Monday, October 21, 2013

Solar Oven Frolics, Recipe(s)

I longed for the solar oven I'd left behind in Maine, starkly homeless, cold in a tent, living rough and often not well-fed.

My old solar oven went to a good home, organic farmer friends, and anyhow, no way it could have been shoe-horned into the already stuffed car.

After months of trying to put a bright face on splash-bathing from a lobster pot, and a nutritionist subsisting on a lot of canned beans, I finally came under roof and onto a real bed.

First order of business: plant a wee garden. Item #2: begin replacing infrastructure left in Maine, starting with the solar oven.

My old one, the Global Sun Oven, was heavy and didn't work all that well under winter conditions. I started researching, and was gaga to find a high-five, human-friendly company I had read about in Maine.

A couple had done well and retired early, wanting to give back somehow in a global manner. They partnered with a retired engineer, and came up with a light weight, affordable oven which could passive-solar-cook food without Third World need of deforestation or burning farm-valuable dung for fuel. 

The oven also pasteurizes water, making it safe to give to children in areas where water-borne parasites otherwise weaken and kill the vulnerable.

I ordered the Solavore Sport Solar Oven* and made good use of it my first winter in the Rocky Mountains. It cooked hearty meals even resting on the snow and soon paid for itself.

It proved its astonishing worth when the temperature dropped to minus 20-25 degrees F., and natural gas pipelines failed. Using the reflectors, the oven still roasted veggies. When it snowed, I had to shift to my mountaineer's stove to heat water for tea.

Attention omnivores: the solar oven will roast a chicken to perfection, and slow-roast inexpensive cuts of meat to fork-tender. 

Three jolly years later, I am still doing solar cooking; it's sitting on the picnic table. Here's what's on offer this evening: Hullo, I'm Wayfarer, and I'll be your server tonight!

Rosemary Purple Potatoes

The potatoes are purple-skinned and purple-fleshed and utterly delicious. Veggies and fruits of bright color are superfoods, be aware. 

We all probably grew up on white- or cream-fleshed potatoes, still a nutrient-packed food, but wimpy compared to the heirloom varieties.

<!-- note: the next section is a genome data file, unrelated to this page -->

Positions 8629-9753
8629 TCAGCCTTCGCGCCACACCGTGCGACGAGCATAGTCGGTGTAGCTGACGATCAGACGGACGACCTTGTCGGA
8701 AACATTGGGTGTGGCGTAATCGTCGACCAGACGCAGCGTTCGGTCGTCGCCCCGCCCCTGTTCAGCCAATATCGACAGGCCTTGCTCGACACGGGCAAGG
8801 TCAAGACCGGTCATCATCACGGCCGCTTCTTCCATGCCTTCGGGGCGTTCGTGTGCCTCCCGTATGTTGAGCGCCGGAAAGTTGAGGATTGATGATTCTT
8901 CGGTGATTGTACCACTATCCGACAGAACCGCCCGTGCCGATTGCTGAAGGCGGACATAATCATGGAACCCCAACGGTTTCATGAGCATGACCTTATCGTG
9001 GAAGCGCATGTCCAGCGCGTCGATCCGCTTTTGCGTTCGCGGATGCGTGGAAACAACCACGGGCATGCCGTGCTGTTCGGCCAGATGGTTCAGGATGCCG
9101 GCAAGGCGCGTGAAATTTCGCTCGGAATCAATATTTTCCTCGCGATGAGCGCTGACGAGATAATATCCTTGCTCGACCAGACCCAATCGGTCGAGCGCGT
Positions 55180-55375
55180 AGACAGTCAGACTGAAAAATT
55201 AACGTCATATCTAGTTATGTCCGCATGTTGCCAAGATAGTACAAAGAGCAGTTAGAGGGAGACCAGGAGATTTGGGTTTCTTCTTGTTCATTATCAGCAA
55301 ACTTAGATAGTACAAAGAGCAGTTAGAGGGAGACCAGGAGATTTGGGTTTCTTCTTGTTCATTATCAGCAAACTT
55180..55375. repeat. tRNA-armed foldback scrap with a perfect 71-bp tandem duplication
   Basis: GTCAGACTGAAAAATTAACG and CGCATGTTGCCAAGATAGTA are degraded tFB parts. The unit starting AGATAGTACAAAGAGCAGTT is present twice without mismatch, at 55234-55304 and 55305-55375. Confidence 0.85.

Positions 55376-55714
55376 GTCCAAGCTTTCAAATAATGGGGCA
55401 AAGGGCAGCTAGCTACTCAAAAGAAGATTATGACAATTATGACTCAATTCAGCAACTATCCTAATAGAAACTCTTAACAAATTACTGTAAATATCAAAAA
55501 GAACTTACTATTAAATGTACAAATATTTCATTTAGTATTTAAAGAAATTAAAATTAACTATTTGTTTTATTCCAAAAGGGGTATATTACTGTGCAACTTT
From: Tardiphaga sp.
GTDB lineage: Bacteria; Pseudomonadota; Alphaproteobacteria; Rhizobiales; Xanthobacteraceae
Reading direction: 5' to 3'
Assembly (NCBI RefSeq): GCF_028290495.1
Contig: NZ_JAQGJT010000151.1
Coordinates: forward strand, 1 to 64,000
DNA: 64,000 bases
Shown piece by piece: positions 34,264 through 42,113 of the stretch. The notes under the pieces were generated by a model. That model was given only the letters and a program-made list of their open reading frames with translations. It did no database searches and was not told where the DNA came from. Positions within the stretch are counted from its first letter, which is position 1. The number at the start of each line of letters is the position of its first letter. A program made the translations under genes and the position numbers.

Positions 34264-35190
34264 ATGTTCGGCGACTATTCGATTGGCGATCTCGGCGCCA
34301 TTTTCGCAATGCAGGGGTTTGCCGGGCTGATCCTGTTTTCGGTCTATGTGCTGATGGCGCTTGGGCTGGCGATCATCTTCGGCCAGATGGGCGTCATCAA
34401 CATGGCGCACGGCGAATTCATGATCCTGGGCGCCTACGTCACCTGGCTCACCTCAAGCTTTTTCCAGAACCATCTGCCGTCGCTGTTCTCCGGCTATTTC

How did that happen?

Write it off to kow-towing to Royalty. Conquistadores brought potatoes to the Iberian courts. Royalty fancied white foods as more elegant: white bread, white sugar, foods of enfeeblement, which only became apparent through generations. 

Peasants ate unrefined foods, were more robust, and became wet nurses to the aristocracy, perhaps extending that paradigm.

Now, heirloom and higher nutrient foods have become the clarion call of a healthier global people, if we can fend off the GMO insanity.

Here's the simple potato prep, which is also yum with any organic potato. You'll need enough potatoes to about half fill one of the black enamel pans which come with the oven. 

Set the oven outdoors facing the sun to preheat. Examples of oven habitat and derring-do:
Wash and dry the spuds:

Pour 1-2 Tbs organic olive oil into a medium-sized bowl. Add salt to taste, freshly ground black pepper, dried rosemary rubbed between the palms, ~2 tsp. Stir and let meld while you:

Chop 1 organic onion (optional)
Press 4-5 cloves organic garlic

Add to olive oil mixture. Chop potatoes into bite-sized chunks, and coat with the savory olive oil mixture.

Dump into pan without any added water. If it's winter or overcast, use the reflectors. Set pan in solar oven; clamp down the clear lid. Point toward sun and then another 30 degrees toward the sun's path. Ignore for a couple of hours.

Things will be begin smelling dee-lish. The spuds will not burn. Serve to several people, or save extra to serve cold on a future salad.

To enhance raw food enzyme intake with the cooked potatoes, you might enjoy them with raw milk kefir or a glass of kombucha, or lactic-fermented veggies: sauerkraut, kimchi, or beets.

Simple, savory and high-nutrient, prepared sans utility bills or having to stir the pot!
Potato Salad!!

To leftover solar-roasted Rosemary Potatoes, 2-3 c., add:

1-2 crock-cucumber pickles, chopped
Fresh parsley, small bunch, minced
Fresh thyme, several sprigs, strip leaves from stems
Balsamic vinegar, couple of good splashes
~1/4 tsp each powdered dulse, sea lettuce & kelp

Let meld. Serve on red-leafed lettuce or endive. (Sea veggies are included for taste but also for Fukushima, the under-reported global disaster. Please protect your family.) For reality check and recommendations see:

*This solar oven is the best I've used, so I mention it. I have no financial association with the company. They don't know me.


At June 14, 2014 at 8:34 AM , Blogger Wayfarer said...

Annie Khan, thanks for reading the solar oven piece. It may be time to mention again that this site is not set up as a business presentation venue, just storytelling and some useful info.

Best regards.


Post a Comment

Subscribe to Post Comments [Atom]

<< Home